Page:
2008-01-01

    The latest investigations have been searched in order to present new guidelines for the treatment of elderly patients with primary breast cancer. It is concluded that breast-conserving surgery should be offered as well as the sentinel node technique. Axillary lymph node dissection is not necessary...

  1. [Hepatitis C treatment in special patient groups].

    Science.gov (United States)

    Berenguer, Marina; Jorquera, Francisco; Ángel Serra, Miguel; Sola, Ricard; Castellano, Gregorio

    2014-07-01

    The treatment plan for chronic hepatitis C in special populations varies according to comorbidity and the current evidence on treatment. In patients with hepatitis C virus and HIV coinfection, the results of dual therapy (pegylated interferon plus ribavirin) are poor. In patients with genotype 1 infection, triple therapy (dual therapy plus boceprevir or telaprevir) has doubled the response rate, but protease inhibitors can interact with some antiretroviral drugs and provoke more adverse effects. These disadvantages are avoided by the new, second-generation, direct-acting antiviral agents. In patients who are candidates for liver transplantation or are already liver transplant recipients, the optimal therapeutic option at present is to combine the new antiviral agents, with or without ribavirin and without interferon. The treatment of patients under hemodialysis due to chronic renal disease continues to be dual therapy (often with reduced doses of pegylated interferon and ribavirin), since there is still insufficient information on triple therapy and the new antiviral agents. In mixed cryoglobulinemia, despite the scarcity of experience, triple therapy seems to be superior to dual therapy and may be used as rescue therapy in non-responders to dual therapy. However, a decision must always be made on whether antiviral treatment should be used concomitantly or after immunosuppressive therapy. Copyright © 2014 Elsevier España, S.L.U. All rights reserved.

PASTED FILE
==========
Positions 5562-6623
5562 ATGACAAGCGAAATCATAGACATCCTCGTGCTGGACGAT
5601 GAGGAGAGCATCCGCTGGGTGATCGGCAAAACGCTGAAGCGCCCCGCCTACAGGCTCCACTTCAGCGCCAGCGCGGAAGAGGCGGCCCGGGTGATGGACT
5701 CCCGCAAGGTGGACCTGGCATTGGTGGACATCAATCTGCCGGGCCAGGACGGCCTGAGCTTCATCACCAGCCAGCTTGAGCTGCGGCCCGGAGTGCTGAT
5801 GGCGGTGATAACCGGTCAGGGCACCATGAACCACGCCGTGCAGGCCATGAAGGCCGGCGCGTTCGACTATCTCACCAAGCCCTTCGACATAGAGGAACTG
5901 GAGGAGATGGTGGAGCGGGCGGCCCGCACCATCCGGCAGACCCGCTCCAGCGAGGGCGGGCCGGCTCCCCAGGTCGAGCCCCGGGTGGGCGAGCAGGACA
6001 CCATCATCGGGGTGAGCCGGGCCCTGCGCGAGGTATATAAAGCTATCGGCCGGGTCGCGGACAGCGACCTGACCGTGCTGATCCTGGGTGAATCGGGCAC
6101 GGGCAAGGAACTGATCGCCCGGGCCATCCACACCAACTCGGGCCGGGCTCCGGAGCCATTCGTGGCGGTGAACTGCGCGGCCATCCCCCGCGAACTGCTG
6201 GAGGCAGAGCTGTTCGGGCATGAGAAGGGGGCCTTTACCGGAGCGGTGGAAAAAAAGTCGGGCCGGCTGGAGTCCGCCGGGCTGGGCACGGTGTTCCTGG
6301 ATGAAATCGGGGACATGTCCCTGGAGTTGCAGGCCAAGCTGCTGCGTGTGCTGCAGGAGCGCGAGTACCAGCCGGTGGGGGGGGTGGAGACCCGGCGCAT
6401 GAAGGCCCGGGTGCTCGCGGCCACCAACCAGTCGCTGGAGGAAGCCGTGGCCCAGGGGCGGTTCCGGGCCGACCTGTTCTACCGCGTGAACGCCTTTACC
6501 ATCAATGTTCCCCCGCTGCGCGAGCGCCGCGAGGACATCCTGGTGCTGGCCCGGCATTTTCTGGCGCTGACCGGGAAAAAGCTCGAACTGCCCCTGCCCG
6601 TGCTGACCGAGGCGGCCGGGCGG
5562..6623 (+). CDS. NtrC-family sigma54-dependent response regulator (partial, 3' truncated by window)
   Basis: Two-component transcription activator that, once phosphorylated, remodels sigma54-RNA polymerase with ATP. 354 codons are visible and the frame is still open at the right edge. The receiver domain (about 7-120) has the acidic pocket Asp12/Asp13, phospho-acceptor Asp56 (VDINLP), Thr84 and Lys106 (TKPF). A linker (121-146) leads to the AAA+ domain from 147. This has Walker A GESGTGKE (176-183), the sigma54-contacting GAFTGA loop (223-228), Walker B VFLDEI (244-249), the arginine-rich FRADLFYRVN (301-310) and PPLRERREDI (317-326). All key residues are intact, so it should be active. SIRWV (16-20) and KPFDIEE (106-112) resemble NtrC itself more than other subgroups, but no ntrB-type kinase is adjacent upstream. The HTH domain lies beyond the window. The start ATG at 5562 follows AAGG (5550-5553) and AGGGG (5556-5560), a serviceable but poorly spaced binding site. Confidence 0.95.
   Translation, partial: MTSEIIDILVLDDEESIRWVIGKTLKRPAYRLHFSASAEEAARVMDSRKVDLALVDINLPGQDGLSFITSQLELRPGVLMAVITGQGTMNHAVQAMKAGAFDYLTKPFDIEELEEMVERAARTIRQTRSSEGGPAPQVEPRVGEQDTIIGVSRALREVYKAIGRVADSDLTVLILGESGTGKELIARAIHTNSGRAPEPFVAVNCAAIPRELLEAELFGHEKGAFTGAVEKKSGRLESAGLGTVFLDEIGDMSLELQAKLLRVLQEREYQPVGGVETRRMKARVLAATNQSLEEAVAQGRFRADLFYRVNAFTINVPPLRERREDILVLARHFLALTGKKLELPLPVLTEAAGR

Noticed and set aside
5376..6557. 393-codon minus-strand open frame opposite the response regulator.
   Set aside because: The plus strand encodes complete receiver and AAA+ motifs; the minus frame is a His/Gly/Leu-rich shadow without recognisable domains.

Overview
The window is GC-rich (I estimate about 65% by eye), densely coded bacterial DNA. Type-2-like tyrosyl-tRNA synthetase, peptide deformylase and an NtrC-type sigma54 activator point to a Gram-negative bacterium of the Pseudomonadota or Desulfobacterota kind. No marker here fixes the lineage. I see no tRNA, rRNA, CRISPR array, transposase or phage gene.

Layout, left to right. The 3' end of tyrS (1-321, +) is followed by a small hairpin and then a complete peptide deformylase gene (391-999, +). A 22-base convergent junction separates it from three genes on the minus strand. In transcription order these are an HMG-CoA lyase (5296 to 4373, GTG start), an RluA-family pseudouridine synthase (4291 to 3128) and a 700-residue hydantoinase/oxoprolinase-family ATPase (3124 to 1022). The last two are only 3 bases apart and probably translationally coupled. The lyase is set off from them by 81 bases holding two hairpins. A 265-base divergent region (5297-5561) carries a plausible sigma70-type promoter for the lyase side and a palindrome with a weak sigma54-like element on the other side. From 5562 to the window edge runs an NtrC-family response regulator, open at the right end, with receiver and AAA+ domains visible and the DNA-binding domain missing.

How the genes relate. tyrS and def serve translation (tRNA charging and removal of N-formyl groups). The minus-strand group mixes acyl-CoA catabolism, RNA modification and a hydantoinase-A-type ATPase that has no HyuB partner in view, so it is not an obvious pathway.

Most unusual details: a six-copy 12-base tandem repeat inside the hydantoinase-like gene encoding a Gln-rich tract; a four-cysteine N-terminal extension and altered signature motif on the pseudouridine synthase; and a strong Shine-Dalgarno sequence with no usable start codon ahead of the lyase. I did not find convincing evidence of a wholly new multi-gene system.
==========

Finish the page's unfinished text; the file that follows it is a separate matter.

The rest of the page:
2. SURGICAL TREATMENT OF ENDOMETRIOSIS IN INFERTILE PATIENTS

    Directory of Open Access Journals (Sweden)

    Andrej Vogler

    2003-12-01

    Full Text Available Background. Endometriosis is nowadays probably the most frequent cause of infertility or subfertility and is revealed in approximately 30–40% of infertile women. The association between fertility and minimal or mild endometriosis remains unclear and controversial. Moderate and severe forms of the disease distort anatomical relations in the minor pelvis, resulting in infertility. The goals of endometriosis treatment are relief of pain symptoms, prevention of the disease progression and fertility improvement. Treatment of stages I and II endometriosis (according to the R-AFS classification may be expectative, medical or surgical. In severely forms of the disease (stage III and IV the method of choice is surgical treatment. Combined medical and surgical treatment is justified only in cases, in which the complete endometriotic tissue removal is not possible or recurrence of pain symptoms occur. Nowadays, laparoscopic surgical treatment is the golden standard being the diagnostic and therapeutic tool during the same procedure. The aim of this study was to evaluate the fertility rate after surgical treatment of different stages of endometriosis.Patients and methods. In prospectively designed study 100 infertile women were included. The only known cause of infertility was endometriosis. In group A there were 51 patients with stage I and II endometriosis, whereas in group B there were 49 patients with stage III and IV of the disease. Endometriosis was diagnosed and treated laparoscopically. Endometriotic implants were removed either with bipolar coagulation or CO2 laser vaporisation, whereas adhesions were sharp or blunt dissected, and endometriomas stripped out of ovaries. Pregnancy rates were calculated for both groups of patients, and statistically compared between the groups.Results. Mean age of patients was 29.25 (SD ± 4.08 years and did not significantly differ between the groups of patients (29.5 years in group A and 29 years in group B. In

  3. Autistic Learning Disabilities and Individualizing Treatment for Autistic Spectrum Disorders.

    Science.gov (United States)

    Siegel, Bryna

    1999-01-01

    This article evaluates three early intervention approaches--applied behavior analysis, TEAACH (Treatment and Education of Autistic and Related Communication Handicapped Children), a structured classroom-based program, and relationship therapy/"floor time"--to identify which aspects of each approach complement individual learning styles…